IF anyone seriously believes that Iran’s President-elect Hassan Rouhani will be empowered to make a difference, they’re dreaming. The media refers to this conservative Khomeini loyalist cleric as a reformist or a moderate. When compared with Mahmoud Ahmadinejad, whose bordering on lunatic, then yes. But it’s naïve in the extreme to suppose that Iran’s Supreme Leader Ali Khamenei, whose iron grip over the Iranian people has endured since 1989, would permit a man with liberal persuasions to even run for office. In reality, anyone with the potential of being a populist rival to Khamenei, such as former President Ali Akbar Hashemi Rafsanjani, were excluded from the race by the Guardian Council’s vetting committee, along with candidates from the genuinely reformist Green Party, which goes to show that the poll lacked legitimacy. Out of 680 candidates who registered, only eight were approved to run.
Frankly, I’m amazed at the effusive reaction to Rouhani’s triumph. The UN Secretary General Ban-Ki Moon offered his congratulations, Britain’s former Justice Minister Jack Straw says he’s a man with whom the UK can do business. Vladimir Putin sent the new President a message of confidence that Rouhani would promote the prosperity of a friendly Iran and further strengthen Russian-Iranian relations. Gulf Cooperation Council (GCC) leaders have also sent him a congratulatory missive expressing their wish for improved ties. King Abdullah of Saudi Arabia wishes “greater progress and prosperity for the people of the brotherly Islamic Republic of Iran” at a time when Saudi-Iranian relations are at an all-time low over Syria.
I get that phrases used in diplomatic protocol shouldn’t necessarily be taken seriously. But let’s get something straight. There is nothing brotherly about Iran from the perspective of Gulf States as I’ve highlighted time and time again in my columns, while strongly urging Gulf leaders to cut diplomatic and trade relations with Tehran and expand the GCC’s military capacity to defend our lands against Iran’s territorial and ideological ambitions. Brothers don’t steal from each other, as Iran did when in November 1971 it forcibly grabbed three UAE islands which until today it refuses to give back. And Tehran’s plotting to overthrow the Bahraini monarchy shows that it can’t be considered a friend by any stretch of the imagination. So, when I read that the GCC seeks better relations with its Persian neighbour all because the man who will shortly hold the title of President is considered to be a reasonable man, my heart sank.
We should not permit the ayatollahs to pull the wool over our eyes and neither should the Iranian people who’ve been celebrating in the streets. Make no mistake! The old guard is still in charge and has cleverly consolidated its power with a crafty PR coup. Ahmadinejad was unpopular, hot-headed and unstable. Rouhani is well-educated, well-travelled, well-connected in diplomatic circles and charismatic. He’s tapped into the pulse of the public — currently angered over surging inflation, high unemployment and a freefalling currency — and knows how to craft his rhetoric to suit. But whoever lands the title ‘President’ knows that it’s largely cosmetic when it comes to issues that matter. Rouhani will serve as a valve to reduce the tension in a pressure cooker of discontent at home and anti-Iranian sentiment abroad. He’s ignited false hopes and is giving the world the fake impression that Iran is poised to turn a new page.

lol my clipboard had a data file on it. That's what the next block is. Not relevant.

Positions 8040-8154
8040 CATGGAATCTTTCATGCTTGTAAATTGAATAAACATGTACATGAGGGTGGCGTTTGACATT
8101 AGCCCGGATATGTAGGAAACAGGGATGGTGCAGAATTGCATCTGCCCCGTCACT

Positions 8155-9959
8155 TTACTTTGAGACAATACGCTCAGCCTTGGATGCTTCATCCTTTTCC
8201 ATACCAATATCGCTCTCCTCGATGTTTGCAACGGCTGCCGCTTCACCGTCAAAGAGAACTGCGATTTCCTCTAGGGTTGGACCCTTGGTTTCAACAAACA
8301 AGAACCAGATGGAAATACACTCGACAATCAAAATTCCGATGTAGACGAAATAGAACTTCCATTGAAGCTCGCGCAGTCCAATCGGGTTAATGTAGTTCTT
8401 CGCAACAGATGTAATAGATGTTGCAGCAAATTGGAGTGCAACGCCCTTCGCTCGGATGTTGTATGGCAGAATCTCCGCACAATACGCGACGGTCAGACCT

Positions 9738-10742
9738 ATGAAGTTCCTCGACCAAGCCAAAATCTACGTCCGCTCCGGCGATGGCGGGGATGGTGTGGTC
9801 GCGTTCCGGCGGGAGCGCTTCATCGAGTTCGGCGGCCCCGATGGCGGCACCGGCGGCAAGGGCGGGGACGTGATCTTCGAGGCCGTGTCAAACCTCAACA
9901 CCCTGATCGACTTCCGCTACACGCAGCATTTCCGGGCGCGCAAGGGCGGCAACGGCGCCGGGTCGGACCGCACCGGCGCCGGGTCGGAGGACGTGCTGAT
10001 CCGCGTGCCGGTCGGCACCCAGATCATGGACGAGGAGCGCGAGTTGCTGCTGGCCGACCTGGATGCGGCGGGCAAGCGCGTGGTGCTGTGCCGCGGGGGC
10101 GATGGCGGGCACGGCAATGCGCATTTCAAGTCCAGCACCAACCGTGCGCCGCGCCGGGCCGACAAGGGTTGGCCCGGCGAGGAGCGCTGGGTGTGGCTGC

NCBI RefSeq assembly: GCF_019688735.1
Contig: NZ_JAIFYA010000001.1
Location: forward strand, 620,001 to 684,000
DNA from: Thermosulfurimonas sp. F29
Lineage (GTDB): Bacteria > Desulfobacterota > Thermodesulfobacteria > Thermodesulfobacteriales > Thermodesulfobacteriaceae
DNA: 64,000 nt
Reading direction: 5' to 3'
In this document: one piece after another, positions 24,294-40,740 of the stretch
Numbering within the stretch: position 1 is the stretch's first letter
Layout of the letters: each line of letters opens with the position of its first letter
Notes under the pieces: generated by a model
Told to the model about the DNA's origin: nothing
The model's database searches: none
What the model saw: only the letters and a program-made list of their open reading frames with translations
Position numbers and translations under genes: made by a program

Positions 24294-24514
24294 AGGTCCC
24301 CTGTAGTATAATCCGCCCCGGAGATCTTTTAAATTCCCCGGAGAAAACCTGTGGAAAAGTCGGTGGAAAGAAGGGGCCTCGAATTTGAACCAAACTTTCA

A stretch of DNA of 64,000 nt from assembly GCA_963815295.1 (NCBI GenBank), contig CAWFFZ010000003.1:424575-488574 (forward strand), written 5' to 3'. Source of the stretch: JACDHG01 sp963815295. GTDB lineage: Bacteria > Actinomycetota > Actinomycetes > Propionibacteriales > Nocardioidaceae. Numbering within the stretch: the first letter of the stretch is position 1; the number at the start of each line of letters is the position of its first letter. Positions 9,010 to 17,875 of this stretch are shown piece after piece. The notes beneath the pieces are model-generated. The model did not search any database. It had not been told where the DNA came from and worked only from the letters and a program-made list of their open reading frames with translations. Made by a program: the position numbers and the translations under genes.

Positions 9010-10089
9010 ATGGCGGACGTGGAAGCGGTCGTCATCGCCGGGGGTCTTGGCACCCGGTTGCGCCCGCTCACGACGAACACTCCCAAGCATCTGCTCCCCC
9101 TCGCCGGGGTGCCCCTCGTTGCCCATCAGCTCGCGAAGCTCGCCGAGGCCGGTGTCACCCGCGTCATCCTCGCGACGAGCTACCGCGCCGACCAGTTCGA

Whether or not Hassan Rouhani is seen as a breath of fresh air in an oppressive country that stifles personal freedom and discriminates against non-Shiite minorities is neither here nor there. He’s a proficient diplomat, making all the right noises, promising nuclear transparency and steps to reduce tension with Western powers — which is all very well, but can he deliver? The answer to that is well known. With all the will in the world, he will have little say over Iranian foreign policy which is strictly the province of the Supreme Leader — and as recent history has taught us, anyone who challenges that authority is gone. Rouhani will be free to change the tone of his dealings but not the substance. He may be more amenable than Ahmadinejad to dialogue with the West on Iran’s nuclear file, but the decision to cease uranium enrichment isn’t his to make, even if he were disposed to do so. In fact, he’s known to be proud of his nation’s technological achievements. He is keen to get economically crippling UN, US and EU sanctions lifted, but unless he gets the go-ahead from his master to make concessions, that aspiration is dead in the water.
The President-elect says he wants improved relations with the US and Saudi Arabia. The real test will be his stance on Syria. Flowery words will get him nowhere as long as Iranian Revolutionary Guards and Iran’s proxy in Lebanon, Hezbollah, are flouting the Arab League and the majority of United Nations member states by fighting on the side of a pariah engaged in the destruction of his own country. In the final analysis, the Iranian leadership is undeserving of our congratulations and certainly doesn’t warrant diplomatic niceties from our leaders as long as it persists in killing our true brothers and sisters in Syria — and neither does its partner in crime, Russia, that keeps Bashar Al Assad’s forces supplied with missiles and vetoes anti-regime sanctions in the UN Security Council. In the meantime, let’s not be willing dupes to the new guy’s sweet words that can’t be backed-up with action. In many ways Rouhani is more dangerous than his predecessor. Ahmadinejad wore his aggression and hostility on his sleeve; whereas Iran’s new president could emerge as the Great Deceiver. I can only appeal to GCC member states to remain alert.
By Khalaf Ahmad Al Habtoor